PowerPoint makes the most of the new graphics engine and the interface makes things more logical. You can also save custom slide layouts to use next time instead of resizing elements the same way every time. And if you're a fan of the OneNote note-taking software, it's packed with fresh features, from multiple notebooks to automatic character recognition. And there's a version that runs on Windows Mobile smartphones.
Office 12.0 isn't the definitive name for the next version and the brushed grey look isn't the final design. The Office team is still choosing between two potential styles for Beta 2.0. The system requirements here are what you need to run Beta 1.0. Again, that might change for the final release. They don't mention Windows Vista even though the beta code runs perfectly well on Vista Beta 1.0. This is because there's not much point testing two betas together. No date has been set for releasing Beta 2.0, let alone shipping the finished software; all we know so far are spring 2006 and the second half of the year respectively. You won't need Vista to run Office 12.0, but the plan is to release them at the same time.
Keep on track with Outlook 12.0
Do you get too much email? Is it impossible to keep track of the messages you need to deal with? Outlook 12.0 is here to help with some handy new time-management tools.
They're subtle, mind: you don't get a different view or a host of new folders to organise yourself with. Instead, coloured flags are used to tag messages and items with a particular category. It's useful and completely customisable. Click to set a quick reminder (you can make the default today, tomorrow or next week), or right-click to pick a more precise reminder and set an exact category.
Flagged items show up in the task list on the new To-Do bar, which has a one-month calendar for navigating and for just checking dates. It also shows your next few meetings and any invitations, ready for you to click and accept. The To-Do bar means you can stay in your Inbox while keeping on top of everything.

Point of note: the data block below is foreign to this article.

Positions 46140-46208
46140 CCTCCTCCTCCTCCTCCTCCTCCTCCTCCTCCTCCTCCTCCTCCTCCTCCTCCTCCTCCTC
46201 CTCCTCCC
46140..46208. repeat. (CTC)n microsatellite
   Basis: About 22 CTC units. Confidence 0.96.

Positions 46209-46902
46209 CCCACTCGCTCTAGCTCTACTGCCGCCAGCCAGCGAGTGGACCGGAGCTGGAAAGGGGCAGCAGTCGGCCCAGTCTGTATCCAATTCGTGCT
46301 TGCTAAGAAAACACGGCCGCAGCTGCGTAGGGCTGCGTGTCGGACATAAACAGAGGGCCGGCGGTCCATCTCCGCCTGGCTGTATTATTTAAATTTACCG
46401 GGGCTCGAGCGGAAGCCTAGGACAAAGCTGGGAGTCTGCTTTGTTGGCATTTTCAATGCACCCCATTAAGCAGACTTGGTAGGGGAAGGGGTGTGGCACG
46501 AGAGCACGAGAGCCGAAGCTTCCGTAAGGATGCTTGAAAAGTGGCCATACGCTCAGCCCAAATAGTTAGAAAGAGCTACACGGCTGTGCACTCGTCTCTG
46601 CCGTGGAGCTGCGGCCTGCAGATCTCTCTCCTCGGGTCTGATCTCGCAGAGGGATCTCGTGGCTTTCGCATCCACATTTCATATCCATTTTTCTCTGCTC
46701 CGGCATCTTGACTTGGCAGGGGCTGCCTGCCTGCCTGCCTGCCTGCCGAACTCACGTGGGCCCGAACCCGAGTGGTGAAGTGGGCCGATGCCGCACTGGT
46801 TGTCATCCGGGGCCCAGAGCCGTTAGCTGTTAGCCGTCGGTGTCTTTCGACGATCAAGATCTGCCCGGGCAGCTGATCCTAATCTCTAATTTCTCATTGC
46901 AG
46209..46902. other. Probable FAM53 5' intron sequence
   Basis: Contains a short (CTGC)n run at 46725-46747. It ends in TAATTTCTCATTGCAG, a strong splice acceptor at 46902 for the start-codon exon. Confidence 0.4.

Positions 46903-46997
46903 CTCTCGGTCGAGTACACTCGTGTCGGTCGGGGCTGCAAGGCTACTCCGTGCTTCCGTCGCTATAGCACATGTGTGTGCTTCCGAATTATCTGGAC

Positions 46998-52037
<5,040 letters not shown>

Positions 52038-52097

You can also track down messages with a filtered search; as with Windows Desktop Search (and it uses the same index), as you start typing a search word, you see only messages or contacts that match. It works far more quickly than the current search.
Office 12.0's file formats: what you need to know
All the Office 12.0 applications get new file formats. In fact, most of them get two, one for files with macros in and one without (DOCX and DOCXM, XLSX and XLSXM and so on). Instead of the binary formats of previous versions, these are XML files zipped up to save space. Expect them to be something like half the size of previous versions, especially if you use a lot of charts and images. What's more, the XML files are plain text and each element (like individual slides in PowerPoint) gets a separate file in the ZIP. If a file gets corrupted you're likely to lose fewer data than with a single file that has everything in, and you can read the XML text in any text editor. Unlike OpenOffice's Open Document Format, Office XML preserves all the formatting in your document.
You need to move files to the new formats to use all the features in Office 12.0. To keep things portable, if there's a feature that won't work in a file you're saving in .doc format, Word won't let you use it. As well as opening files and saving individually there will be a bulk converter, and a free extension to open, edit and save Office XML files in Office 2000, 2002 and 2003.